Last week, I was reading an article written by a teacher and the following phrase caught my eye:
“If anyone thinks social distancing can be done in a school, they have clearly never been to a school or met a child.”
I thought these few words are the best argument or the most accurate answer to all those ‘experts’ who preach about schools opening again under the social distancing system or with the new rules.
What are the new rules or restrictions for the majority of schools not only in the UK but worldwide? How can you separate pupils or rearrange their seating plan when an average primary classroom accommodates approximately 30 children?
How can you provide the teaching staff with the appropriate PPE (Personal Protective Equipment) when the school funds are being cut every year and as a country, you struggle to provide equipment even for your hospitals? Are we going to rely on donations again?
I don’t only refer to the country Ι am currently living and working in but also to the rest of the world, which will struggle to cope under these ‘new regulations’ that the new situation and reality will demand.
There is no doubt that school leaders need time to prepare and they also need the appropriate training to be able to apply all these measures in their everyday practice. When the education secretary decided to close all schools in less time than it takes to hard-boil an egg, most of the school management teams had to face a considerable shock of preparing for the unknown the following day. Headteachers went from running an ordinary school to organising a virtual school, a childcare centre and a food delivery service. They had two days to turn it around.
In other words, this was a good solution to stop the virus from spreading. Still, we would wish to have the training for such a case, just like we do for Fire Awareness or for a Fire Alarm emergency and we take pupils out of the building with great confidence and professionalism, as we practise this every two weeks or so. We can blame nobody, though, as we never expected that something like that could happen to our modern, fully equipped and technologically overestimated world!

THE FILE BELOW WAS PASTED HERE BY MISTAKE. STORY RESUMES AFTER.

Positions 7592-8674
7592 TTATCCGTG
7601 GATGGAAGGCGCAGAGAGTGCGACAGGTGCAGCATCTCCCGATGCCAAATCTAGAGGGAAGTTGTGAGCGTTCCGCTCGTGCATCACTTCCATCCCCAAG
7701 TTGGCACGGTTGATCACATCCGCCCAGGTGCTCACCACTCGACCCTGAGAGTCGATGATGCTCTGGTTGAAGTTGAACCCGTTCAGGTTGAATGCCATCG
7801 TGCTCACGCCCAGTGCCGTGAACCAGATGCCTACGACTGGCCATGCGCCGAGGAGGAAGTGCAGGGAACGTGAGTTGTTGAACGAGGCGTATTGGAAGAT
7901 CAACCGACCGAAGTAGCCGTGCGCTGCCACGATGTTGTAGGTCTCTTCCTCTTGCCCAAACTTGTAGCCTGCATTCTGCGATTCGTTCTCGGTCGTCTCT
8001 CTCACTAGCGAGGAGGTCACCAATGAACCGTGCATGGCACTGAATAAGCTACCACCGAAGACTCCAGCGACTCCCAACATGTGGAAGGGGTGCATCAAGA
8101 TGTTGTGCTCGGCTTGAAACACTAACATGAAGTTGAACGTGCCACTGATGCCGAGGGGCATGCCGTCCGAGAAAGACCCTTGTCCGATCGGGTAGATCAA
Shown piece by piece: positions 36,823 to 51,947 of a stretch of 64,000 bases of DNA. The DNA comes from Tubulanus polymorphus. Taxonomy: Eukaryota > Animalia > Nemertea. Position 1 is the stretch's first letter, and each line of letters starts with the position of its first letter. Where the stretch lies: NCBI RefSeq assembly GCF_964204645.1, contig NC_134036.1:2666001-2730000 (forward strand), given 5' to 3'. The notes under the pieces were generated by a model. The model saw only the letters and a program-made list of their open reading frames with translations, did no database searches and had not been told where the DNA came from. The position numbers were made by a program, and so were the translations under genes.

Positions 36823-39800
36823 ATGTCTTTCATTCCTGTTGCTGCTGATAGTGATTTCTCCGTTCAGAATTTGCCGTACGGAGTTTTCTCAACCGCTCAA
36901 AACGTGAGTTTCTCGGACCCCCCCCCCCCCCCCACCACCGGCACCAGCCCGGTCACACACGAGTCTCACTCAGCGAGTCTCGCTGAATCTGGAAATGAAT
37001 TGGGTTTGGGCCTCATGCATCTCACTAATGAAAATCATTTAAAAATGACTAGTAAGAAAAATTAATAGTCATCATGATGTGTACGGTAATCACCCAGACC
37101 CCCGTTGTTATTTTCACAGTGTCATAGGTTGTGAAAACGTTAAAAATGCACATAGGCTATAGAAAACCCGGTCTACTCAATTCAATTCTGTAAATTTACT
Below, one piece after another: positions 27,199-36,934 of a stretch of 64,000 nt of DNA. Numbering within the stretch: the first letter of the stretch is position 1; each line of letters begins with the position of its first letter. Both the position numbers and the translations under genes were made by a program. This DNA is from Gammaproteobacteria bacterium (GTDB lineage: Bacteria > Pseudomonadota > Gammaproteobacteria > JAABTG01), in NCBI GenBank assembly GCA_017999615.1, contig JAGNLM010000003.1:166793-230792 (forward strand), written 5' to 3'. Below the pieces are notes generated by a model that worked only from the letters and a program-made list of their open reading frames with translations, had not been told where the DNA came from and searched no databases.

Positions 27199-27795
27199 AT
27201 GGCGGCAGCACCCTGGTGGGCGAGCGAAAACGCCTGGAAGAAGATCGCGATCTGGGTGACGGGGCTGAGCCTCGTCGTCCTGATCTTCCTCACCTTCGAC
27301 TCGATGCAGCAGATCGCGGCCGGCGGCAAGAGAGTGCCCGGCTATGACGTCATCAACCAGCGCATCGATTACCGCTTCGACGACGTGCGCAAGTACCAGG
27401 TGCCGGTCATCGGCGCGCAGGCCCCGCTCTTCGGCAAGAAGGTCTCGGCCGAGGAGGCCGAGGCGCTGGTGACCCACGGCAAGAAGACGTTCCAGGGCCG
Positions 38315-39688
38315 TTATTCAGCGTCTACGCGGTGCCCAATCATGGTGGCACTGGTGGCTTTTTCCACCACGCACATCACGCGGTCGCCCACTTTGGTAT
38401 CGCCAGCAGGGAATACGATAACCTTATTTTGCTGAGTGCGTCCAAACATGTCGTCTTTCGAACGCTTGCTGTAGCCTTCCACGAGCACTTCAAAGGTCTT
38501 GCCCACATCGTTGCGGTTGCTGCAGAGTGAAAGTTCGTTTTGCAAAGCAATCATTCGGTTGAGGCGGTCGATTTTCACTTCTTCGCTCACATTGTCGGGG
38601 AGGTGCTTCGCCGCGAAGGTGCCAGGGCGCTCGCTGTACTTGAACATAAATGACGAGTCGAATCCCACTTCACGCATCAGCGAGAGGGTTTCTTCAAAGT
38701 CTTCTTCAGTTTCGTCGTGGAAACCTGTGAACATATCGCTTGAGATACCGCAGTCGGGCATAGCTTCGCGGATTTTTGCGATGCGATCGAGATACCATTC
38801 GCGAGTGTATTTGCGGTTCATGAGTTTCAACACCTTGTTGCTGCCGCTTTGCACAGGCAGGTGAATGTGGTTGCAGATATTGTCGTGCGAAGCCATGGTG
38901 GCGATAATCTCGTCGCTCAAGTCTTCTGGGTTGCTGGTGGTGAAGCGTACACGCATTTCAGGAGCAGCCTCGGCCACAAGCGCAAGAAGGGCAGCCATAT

So now that we are wiser, what we should do after we all go back to normal? Will it ever be a ‘normal’ life again?
For a decade, headteachers have witnessed every budget cut to children’s services and endured every slice to the cash pot for psychologists, nurse or a school police officer.
One thing that we, teachers and teaching staff, should be aware of is that when this is over, society will be fundamentally changed. Children and their families, as well as school and college communities, will need considerable support to deal with illness and bereavement, changes in employment and housing situation. When we come out of social distancing and isolation, children and their families will need support to manage mental health, self-esteem and relationships.
Headteachers, teachers and school staff are working hard even now to deal with the new school reality and lots of them are still at a high risk of getting infected.
In conclusion, I would like to say to everyone, parents, governors, the entire public, to go easy on schools. They cannot be perfect at this time but they will be tomorrow. When the world changes in nine minutes, it rarely changes equally.
One thing is certain; schools will always be there for children’s wellbeing, not only for their education.
I have been writing since I was very young.
I don’t always know what I write about, but I write.
The person who had the greatest influence on me as a writer was Dr Dimitris Aristidopoulos, a great Greek modern philosopher. He read one of my stories when I was, I think, 11 years old.
I will always remember what he said when he commented on my writing; it was something like:
“Brilliant! One can say with confidence that your strength is in your hand!” and he pointed to my hand!
At that moment, I thought he was talking about my handwriting, but later, I understood.
No matter what I ended up doing for a living, I should never quit writing.
At present, I am working as a specialist teaching assistant and school librarian at St Cyprian’s Greek Orthodox Primary Academy. At the same time, I am studying for my diploma to become a fully qualified teacher. I still have a long way to go. But time flies!
I finally decided that this was the best course of action for me to take. After completing my studies in Professional Translation, learning 4 foreign languages, gaining work experience as an editor for renowned Greek publishers (Vimagazino, Athinorama magazine, Eleftherotypia newspaper, Status magazine and Greece travel magazine) and obtaining my Tour Guide licence with several and amazing trips in Greece and abroad, as well as a background in jewellery design (this was a result of my contact with Mr Ilias Lalaounis after he employed me in his jewellery museum in Athens – such an inspiration!),I knew I had to write again.
I am currently focused on writing for children.
And after all, what better inspiration could be for this than actually working with children?
It’s a great pleasure and honour for me to be a member of Greek Teachers!